The sole reason that blacks vote Democrat started during the Hoover Administration. The administration refused to send federal aid to a city in the south that was ravaged by a flood. The town was primarily black, and politically overnight, the party alignment changed. But because the Republican Party gives everyone the tools to succeed (as opposed to giving them a fish everyday) the Dems can use this as a tool saying that the GOP hates the poor, etc.

allen said...

I don't think it's so much a matter of both parties having changed sides as it was the political landscape tilting strongly to the left, carrying both parties with it. Besides that, going to the left is the natural inclination of all politicians since socialism invests power in the state aka politicians. Not to say there aren't exceptions but that's precisely what they are and exceptions don't win elections. Oooh, I just had a Maya Angelou moment.

Fortunately there are glimmers of light.

Most of the agenda of the left is dead in the water where it isn't being rolled back, with the occasional exception of course.

Welfare's been shown to be a false promise. The Second Amendment is bulldozing the prohibitionists aside. Social security is no longer the third rail of American politics. Affirmative action is under successful attack. The House and Senate Republicans may get their comeuppance for treating tax revenues in a manner that any tax-and-spend Democrat would approve, i.e. irresponsibly. The abortion debate turns out not to have been quite so settled as many liberals claimed and would like to believe. NCLB has made public school accountability a national issue.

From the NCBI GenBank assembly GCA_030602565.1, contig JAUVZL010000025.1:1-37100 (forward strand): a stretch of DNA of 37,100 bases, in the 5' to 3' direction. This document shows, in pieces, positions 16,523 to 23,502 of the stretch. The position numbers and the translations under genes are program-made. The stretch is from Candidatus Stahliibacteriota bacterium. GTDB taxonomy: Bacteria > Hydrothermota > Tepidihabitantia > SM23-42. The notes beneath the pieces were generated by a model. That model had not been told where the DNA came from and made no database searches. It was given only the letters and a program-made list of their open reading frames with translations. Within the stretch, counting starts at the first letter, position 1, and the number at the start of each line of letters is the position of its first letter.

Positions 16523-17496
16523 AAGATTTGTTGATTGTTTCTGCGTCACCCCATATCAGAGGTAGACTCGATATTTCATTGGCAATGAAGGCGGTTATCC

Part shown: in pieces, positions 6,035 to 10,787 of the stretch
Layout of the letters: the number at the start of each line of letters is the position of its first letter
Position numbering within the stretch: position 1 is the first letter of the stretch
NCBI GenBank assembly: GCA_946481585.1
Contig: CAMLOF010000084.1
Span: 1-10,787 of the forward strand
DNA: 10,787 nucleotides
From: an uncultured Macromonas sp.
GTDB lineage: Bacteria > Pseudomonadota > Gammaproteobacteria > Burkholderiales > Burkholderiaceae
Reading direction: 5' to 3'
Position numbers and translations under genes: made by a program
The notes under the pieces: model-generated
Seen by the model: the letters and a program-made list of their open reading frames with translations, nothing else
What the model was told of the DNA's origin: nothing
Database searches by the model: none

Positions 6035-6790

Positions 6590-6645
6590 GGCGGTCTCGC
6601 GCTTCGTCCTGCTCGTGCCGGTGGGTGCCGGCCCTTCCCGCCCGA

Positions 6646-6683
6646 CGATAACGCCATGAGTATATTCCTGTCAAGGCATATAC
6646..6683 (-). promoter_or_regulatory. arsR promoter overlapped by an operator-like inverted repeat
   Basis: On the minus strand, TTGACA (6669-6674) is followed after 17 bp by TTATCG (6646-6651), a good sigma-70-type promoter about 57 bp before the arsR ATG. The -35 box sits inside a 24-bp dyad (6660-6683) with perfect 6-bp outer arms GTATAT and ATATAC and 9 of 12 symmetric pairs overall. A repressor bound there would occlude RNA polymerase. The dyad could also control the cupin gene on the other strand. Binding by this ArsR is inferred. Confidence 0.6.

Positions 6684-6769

Then there's the drug entitlement. Sigh.

Anonymous said...

It was predominately the Democrats and/or DixieCrats, who accused King of being a Communist.

These were the folks (along with Robert Kennedy) who made life fairly miserable for the leaders of the Civil Rights movement of the 50's and 60's.

Anonymous said...

With all due respect to Mr. Baird, the definitions of conservative and liberal have drastically changed through the years.

Your comments are moot.

Darren said...

Allen, please continue to have such Maya Angelou moments!

Lillian said...

Sometimes it seems that ANONYMOUS is One Person, but obviously not. The Anonymous who posted the long list of FACTS,has an awesome grasp of, well, the FACTS.

However, some of the other ANONYMOUS comments, are quite opposite in viewpoint and facts.

Perhaps there should be designations, i.e., Anonymous1, Anonymous2, Anonymous3, etc., so one can keep ones people straight.

Darren said...

It's ok, Lillian. The anonymous troll seems to know enough about me and my school life for me to have identified him.

It's still entertaining to pretend to be mystified, though.

I don't know why people don't click "Other" and type in a name, but if they want to remain anonymous for whatever, reason, I guess there's no harm done.

Jason S. said...